How to Enlarge a Photo Without Pixelating
Digital photographs are made up of pixels, which are tiny squares of color. Pixels are so small that they blend together and we do not see them as squares, but when you enlarge a photo, the individual pixels become obviously visible. The image turns into a mosaic of colored tiles. By opening the image in an application such as Photoshop and resampling it at a larger size, you will avoid pixelating the photo. The application mechanically adds pixels to the image by averaging the existing pixels and adding neighboring pixels of similar color. If you do not have graphics software, free online applications are available and will give similar results.
Things You'll Need
- Graphics software
Open the photo in Photoshop, Photoshop Elements or a similar graphics program that resizes images.
Click "Image Size" or "Resize Image" in the drop-down menu under "Image."
Check boxes next to "Constrain Proportions" and "Resample Image."
Under "Pixel Dimension," change the number of pixels next to "Width" or "Height." The other dimension will automatically change to maintain the proper height-to-width ratio. If you are unfamiliar with using pixels as a unit of measure, simple multiply the existing number by however much you wish to increase the size of the image.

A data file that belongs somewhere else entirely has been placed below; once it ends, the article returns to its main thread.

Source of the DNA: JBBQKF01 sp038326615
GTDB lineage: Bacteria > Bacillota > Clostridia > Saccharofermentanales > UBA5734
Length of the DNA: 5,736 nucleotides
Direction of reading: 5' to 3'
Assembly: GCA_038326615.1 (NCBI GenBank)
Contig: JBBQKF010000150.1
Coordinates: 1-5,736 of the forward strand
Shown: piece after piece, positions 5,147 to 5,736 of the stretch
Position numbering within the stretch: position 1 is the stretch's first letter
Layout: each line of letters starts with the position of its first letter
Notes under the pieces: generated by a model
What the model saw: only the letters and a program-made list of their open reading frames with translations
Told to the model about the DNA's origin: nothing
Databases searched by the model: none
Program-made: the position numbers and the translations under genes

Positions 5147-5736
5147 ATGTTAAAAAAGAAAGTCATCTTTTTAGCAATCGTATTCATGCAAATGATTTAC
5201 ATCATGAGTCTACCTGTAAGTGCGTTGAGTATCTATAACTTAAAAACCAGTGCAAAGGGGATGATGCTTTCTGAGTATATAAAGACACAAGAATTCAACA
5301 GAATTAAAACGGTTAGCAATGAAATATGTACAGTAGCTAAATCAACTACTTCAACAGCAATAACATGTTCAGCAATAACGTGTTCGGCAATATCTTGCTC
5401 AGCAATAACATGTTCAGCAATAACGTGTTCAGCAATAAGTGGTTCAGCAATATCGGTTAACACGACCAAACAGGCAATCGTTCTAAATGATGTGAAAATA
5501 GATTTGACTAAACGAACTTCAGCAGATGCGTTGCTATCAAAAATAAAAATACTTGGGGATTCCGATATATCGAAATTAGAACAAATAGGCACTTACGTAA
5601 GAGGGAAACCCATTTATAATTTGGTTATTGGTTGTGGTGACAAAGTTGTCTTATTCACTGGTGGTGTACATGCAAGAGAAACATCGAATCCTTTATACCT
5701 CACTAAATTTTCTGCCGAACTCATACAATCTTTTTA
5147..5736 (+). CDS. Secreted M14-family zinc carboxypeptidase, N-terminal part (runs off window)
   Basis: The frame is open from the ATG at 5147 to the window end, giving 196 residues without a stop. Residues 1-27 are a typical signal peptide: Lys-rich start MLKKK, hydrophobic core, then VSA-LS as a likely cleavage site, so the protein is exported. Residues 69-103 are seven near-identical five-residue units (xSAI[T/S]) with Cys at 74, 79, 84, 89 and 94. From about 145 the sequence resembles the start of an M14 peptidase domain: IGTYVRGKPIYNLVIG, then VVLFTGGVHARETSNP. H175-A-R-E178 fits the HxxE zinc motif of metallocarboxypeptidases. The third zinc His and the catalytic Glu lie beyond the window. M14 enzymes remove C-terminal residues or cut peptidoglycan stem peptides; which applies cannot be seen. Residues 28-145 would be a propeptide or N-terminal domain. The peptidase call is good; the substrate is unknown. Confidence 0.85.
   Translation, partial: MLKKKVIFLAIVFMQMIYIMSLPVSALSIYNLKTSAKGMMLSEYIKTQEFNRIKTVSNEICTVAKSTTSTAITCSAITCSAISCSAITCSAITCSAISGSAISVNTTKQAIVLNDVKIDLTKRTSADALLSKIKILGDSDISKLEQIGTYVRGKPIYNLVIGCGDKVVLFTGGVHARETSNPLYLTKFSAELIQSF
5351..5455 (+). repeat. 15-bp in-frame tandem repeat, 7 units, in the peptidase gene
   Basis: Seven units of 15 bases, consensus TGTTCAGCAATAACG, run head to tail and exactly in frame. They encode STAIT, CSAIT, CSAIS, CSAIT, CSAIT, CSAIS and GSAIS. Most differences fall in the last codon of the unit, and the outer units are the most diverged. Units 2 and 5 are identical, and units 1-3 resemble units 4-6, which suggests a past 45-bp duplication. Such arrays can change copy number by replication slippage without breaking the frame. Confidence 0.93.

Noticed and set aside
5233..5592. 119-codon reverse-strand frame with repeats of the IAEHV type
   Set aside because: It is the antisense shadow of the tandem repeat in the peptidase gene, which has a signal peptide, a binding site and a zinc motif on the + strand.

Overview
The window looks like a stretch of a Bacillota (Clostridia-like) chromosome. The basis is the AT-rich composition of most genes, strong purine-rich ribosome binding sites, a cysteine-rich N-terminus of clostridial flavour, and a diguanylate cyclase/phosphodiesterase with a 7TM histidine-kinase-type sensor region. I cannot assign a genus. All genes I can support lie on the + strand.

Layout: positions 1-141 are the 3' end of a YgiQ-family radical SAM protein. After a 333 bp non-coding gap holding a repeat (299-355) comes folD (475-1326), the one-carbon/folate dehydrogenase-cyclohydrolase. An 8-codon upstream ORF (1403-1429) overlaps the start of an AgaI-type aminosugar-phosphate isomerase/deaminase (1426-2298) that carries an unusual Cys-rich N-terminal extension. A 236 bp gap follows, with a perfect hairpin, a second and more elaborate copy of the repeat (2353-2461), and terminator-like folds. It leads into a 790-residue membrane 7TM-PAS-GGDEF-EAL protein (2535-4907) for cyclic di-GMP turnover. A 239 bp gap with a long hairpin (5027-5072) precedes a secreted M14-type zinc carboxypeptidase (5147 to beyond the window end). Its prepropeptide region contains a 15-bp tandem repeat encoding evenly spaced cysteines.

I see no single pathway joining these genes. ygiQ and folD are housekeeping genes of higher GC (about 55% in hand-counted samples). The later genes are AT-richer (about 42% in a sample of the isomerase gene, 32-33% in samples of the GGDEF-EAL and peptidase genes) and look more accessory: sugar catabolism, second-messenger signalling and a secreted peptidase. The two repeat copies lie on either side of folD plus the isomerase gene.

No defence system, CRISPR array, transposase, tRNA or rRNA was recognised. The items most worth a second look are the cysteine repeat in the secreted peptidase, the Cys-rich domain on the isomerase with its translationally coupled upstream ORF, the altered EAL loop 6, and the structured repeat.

Click "OK" and save the image. Now you can print the image or enlarge it on your monitor without pixelating.
Tips & Warnings
- You can also resize an image in units of inches or centimeters. In this case, you should also set the resolution. For print images, set resolution to 300 pixels per inch. Set web or screen images at 72 pixels per inch.
- The larger a picture is to start with, the better the results. A 50 pixel by 50 pixel avatar image has very little detailed information to start with. That lack of detail will only become more obvious when it enlarges.
- No application can add detail that is not in the image to begin with. The best you can expect is that the program will make a decent estimate as to what color pixels to add. In effect, it will simply smooth over jaggedness, but the image will inevitably lose some sharpness if it is enlarged dramatically.